XCOM 2 – Review

Editor’s Note: It’s definitely worth mentioning that I performed this review using a PS4 copy of the game.  All of my criticisms and difficulties are potentially a result of platform, as I haven’t played this particular entry on PC.


The XCOM franchise is one of the most beloved  across any genre of video game.  Spanning decades, it’s unique twist on strategy, action, and unit-management have been hallmarks of the series.  With the exception of The Bureau: XCOM Declassified, each game has a strong focus on grid based movement and ordering your troops into tactically superior formations.  But how does this latest entry into a storied lineage stack up?  Unfortunately, not so well.

History Makers

The development team behind this game are also the same minds that are responsible for the Civilization series of games, which is another long beloved and long lived series of games.  That kind of  pedigree doesn’t come easily, and XCOM fans are no exception; this series has an incredibly devoted following.

I’ve played my previous forays into the XCOM universe have been via my gaming PC, so everything was set to Ultra and, at the time, was very much a bleeding edge machine.  So, I guess it should come as no surprise that my expectations for the console version were much higher than perhaps they should’ve been.  But we’ll get into that; let’s first discuss the mechanics and setting of the game.

Tactical Advantage

The main premise of an XCOM is as follows: Alien forces threaten to enslave or destroy earth and it’s up to you, as the Commander, to stop them.  You do this by developing a relatively small unit of top-tier soldiers with which you engage the alien menace.  Troops can be recruited, which you’ll do often as death can be a relatively common occurrence, depending on your level of skill and attention when playing through the campaign.

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Additionally, your base has a number of facilities that you can use to develop equipment, research alien tech and corpses, and upgrade existing loadouts for your troops.  This bit of orchestration is the single most important thing that will guide you to success; having that extra sturdy body armor or improved weapon means that you’ll gain an edge in basically every encounter.  If you fail to upgrade your equipment at every opportunity, you probably won’t fair very well in liberating Earth.

The overworld of the game itself takes the form of a giant map that you view from the Bridge of your mobile fortress, and you can choose when, where and how to intercept threats provided to you from global intelligence and rebellion networks.  This requires you to reach out to cells of rebels located around the world, and choosing to ignore this vital support network often makes it impossible to move forward.  You’ll need all the help you can get to achieve your goals and return the Earth to humans.

Perhaps the largest source of frustration and one of the other hallmarks of an XCOM game is the absurd adherence to pure RNG.  No matter how solid the chance to hit is, you can always, always miss.  Even at 100%.  What do the devs have to say about that?

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I can appreciate their sense of humor, and I understand the system at play here, but it’s annoying nearly to the point of obnoxious.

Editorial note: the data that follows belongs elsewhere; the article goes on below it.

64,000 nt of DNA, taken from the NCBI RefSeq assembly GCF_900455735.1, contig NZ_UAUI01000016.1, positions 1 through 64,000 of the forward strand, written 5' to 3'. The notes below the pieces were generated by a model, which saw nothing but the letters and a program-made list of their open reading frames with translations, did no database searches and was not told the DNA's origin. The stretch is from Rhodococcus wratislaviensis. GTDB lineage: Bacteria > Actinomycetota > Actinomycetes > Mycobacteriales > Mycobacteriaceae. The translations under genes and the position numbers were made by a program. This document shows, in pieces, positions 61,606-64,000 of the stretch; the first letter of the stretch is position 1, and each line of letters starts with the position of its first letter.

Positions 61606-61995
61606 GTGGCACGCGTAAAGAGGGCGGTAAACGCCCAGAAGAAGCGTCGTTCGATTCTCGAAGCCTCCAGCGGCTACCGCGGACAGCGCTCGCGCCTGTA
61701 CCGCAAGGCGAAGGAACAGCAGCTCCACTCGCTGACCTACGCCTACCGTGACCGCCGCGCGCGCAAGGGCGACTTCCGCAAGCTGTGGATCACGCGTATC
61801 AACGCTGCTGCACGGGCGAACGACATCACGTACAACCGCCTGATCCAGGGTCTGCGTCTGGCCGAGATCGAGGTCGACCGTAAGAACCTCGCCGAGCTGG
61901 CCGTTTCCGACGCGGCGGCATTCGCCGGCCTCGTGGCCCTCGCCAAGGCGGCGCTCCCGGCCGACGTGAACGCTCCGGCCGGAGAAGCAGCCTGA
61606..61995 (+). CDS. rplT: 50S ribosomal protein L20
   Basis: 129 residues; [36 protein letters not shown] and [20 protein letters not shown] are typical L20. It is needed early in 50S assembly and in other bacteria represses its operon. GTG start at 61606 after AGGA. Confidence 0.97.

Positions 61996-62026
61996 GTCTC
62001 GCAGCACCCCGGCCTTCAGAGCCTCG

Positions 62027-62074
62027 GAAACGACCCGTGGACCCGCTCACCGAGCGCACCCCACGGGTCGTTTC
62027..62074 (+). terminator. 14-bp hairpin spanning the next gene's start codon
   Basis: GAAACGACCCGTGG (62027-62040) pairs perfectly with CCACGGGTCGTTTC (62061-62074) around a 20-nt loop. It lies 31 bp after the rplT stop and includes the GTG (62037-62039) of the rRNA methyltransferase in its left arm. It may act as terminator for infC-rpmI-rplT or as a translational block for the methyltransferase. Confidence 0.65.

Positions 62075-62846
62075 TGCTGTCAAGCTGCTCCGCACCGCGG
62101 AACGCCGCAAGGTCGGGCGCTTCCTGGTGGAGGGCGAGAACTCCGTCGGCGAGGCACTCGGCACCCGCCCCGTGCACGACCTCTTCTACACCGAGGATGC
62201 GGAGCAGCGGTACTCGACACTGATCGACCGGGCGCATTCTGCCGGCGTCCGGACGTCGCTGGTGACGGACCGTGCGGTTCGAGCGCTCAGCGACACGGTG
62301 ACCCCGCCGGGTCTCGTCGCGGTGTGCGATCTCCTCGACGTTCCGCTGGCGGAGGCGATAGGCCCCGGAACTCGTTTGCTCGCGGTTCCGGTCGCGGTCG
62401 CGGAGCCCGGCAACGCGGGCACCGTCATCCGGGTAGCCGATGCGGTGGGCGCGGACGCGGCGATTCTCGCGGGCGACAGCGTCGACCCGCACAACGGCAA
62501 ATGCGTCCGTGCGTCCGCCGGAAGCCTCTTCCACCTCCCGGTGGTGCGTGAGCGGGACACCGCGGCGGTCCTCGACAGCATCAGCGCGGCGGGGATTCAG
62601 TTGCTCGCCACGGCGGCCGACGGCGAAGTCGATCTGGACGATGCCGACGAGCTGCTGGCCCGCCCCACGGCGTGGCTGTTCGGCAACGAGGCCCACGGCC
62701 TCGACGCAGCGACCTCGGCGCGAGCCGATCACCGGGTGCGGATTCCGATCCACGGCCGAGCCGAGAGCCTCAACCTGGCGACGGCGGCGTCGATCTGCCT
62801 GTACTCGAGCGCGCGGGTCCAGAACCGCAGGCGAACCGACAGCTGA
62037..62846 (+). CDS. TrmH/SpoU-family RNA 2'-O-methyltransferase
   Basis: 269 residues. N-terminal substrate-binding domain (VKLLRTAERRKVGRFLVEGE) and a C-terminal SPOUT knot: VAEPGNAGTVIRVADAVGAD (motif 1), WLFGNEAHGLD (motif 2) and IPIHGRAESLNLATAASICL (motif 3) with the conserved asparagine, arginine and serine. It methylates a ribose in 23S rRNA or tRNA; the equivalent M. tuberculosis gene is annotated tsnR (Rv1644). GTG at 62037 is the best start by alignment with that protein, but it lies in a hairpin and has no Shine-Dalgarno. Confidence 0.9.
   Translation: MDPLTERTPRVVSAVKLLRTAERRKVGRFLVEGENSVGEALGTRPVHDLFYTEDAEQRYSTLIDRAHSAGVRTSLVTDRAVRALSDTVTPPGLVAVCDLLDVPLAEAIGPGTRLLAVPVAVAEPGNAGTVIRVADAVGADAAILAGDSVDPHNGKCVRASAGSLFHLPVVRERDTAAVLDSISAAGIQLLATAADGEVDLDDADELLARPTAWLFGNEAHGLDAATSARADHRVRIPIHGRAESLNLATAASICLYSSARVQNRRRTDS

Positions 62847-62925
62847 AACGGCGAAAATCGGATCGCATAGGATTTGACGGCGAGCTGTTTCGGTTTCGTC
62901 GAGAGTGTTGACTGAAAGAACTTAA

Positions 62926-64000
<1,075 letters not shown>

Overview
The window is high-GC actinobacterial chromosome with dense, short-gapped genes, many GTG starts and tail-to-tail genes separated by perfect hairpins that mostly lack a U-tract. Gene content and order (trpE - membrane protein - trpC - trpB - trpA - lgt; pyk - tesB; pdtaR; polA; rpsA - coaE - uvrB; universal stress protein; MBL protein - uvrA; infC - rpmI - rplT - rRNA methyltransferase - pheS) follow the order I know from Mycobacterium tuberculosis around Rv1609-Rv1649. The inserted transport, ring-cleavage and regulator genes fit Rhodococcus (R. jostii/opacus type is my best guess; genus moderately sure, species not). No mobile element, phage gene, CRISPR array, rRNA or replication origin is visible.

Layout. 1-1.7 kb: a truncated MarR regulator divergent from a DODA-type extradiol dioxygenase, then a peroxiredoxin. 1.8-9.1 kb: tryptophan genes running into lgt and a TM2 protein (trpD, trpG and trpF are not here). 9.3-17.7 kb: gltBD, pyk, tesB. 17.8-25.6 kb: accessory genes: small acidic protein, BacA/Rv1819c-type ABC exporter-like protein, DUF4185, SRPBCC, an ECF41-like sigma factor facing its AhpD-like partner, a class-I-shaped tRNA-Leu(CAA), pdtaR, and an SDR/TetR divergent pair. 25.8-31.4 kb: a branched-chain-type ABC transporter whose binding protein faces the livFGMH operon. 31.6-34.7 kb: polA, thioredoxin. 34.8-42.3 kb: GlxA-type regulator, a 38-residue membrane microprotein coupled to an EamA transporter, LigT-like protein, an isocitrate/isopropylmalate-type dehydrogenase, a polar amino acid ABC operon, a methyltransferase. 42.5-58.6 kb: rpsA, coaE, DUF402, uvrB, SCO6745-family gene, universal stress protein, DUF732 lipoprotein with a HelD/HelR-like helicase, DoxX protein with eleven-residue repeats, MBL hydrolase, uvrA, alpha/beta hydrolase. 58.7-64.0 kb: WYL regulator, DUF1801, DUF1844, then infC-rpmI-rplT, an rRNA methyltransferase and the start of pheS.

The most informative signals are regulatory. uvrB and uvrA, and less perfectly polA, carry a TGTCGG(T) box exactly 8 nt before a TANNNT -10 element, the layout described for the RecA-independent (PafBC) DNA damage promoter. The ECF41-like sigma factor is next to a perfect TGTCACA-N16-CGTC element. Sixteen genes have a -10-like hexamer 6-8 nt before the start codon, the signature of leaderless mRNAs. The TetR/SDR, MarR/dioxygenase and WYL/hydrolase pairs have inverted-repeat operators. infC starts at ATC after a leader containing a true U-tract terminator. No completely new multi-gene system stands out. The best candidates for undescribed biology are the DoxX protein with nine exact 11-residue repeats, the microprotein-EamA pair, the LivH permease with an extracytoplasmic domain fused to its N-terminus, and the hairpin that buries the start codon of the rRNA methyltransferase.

Hardware Limitations?

Having owned a high-end PC for a long time, I can definitely understand that they will outperform consoles at almost any turn.  However, if you endeavor to bring a game like this to consoles, then you must practice the diligence required to ensure that it runs properly on the new hardware.  In my experience, this simply wasn’t the case.

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From nearly constant instances of screen tearing, to sub 30 FPS performance and heavy pixelation, playing this game was an exercise in patience.  I’ve played the XCOM games of the past and I’m familiar with what they can achieve.  The core systems at work here are as great as they’ve ever been, perhaps even better in many cases.  Everything plays precisely as it should with regards to controls and mechanics.  Why, then, do my characters insist on clipping their weapons through entirely solid objects?  Why do they run unhindered through certain environment objects, and get caught by Overwatch on things that absolutely should provide cover?  Why is the chase camera for moving cover-to-cover so jarring?  The list goes on, but suffice to say the issue here is performance.  Visually the game isn’t anything to write home about, and this severely impacts my opinion of it.

If I were to suspend my judgment and further it based solely on mechanics and story, this game would easily score a 9 or better (if I used a scoring system).  However, given the poor to middling performance of this game, coupled with the sloppy execution of certain systems, my opinion of this game isn’t very high.

Having said that,  I will end on this note.  If you have a PC, I would recommend that you play this and earlier XCOM games as soon as you can; you’ll not regret the purchase and it’s some of the most fun you can have in a tactical setting.  If you’re on PS4, however, go ahead and give this a miss.  If there is some kind of patch in the future that fixes these glaring issues, then I will update this page accordingly.